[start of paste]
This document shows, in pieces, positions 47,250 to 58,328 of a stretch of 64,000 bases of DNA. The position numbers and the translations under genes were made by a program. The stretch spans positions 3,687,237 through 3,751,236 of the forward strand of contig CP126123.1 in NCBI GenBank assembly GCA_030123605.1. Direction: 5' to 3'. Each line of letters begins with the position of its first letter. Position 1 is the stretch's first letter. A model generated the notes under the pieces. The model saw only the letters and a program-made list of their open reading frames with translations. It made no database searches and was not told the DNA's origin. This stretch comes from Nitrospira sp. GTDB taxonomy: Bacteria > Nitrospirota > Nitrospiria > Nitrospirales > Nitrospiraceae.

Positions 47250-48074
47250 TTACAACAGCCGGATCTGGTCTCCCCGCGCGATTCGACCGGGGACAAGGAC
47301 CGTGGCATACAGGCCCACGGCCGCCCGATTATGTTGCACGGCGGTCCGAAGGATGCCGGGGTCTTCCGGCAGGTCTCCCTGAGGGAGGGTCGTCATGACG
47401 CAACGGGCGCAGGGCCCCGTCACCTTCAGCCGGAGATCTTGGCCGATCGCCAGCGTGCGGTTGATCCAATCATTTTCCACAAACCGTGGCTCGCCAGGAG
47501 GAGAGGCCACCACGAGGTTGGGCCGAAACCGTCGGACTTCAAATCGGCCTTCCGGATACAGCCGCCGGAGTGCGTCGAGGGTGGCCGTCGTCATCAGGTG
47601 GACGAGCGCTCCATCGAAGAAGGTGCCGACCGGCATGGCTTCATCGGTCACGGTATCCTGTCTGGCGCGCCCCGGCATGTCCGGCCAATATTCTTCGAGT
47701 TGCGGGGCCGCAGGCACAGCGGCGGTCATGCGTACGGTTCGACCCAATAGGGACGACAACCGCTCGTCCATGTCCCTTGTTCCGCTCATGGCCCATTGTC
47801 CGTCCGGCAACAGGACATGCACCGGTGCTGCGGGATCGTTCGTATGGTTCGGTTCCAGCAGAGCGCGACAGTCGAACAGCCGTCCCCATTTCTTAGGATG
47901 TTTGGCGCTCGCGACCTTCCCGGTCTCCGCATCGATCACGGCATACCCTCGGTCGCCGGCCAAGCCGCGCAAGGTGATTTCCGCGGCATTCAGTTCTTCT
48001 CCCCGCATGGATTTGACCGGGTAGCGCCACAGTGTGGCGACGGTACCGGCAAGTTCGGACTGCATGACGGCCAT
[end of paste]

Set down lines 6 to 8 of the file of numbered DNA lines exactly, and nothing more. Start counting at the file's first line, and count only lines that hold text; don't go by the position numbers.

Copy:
47501 GAGAGGCCACCACGAGGTTGGGCCGAAACCGTCGGACTTCAAATCGGCCTTCCGGATACAGCCGCCGGAGTGCGTCGAGGGTGGCCGTCGTCATCAGGTG
47601 GACGAGCGCTCCATCGAAGAAGGTGCCGACCGGCATGGCTTCATCGGTCACGGTATCCTGTCTGGCGCGCCCCGGCATGTCCGGCCAATATTCTTCGAGT
47701 TGCGGGGCCGCAGGCACAGCGGCGGTCATGCGTACGGTTCGACCCAATAGGGACGACAACCGCTCGTCCATGTCCCTTGTTCCGCTCATGGCCCATTGTC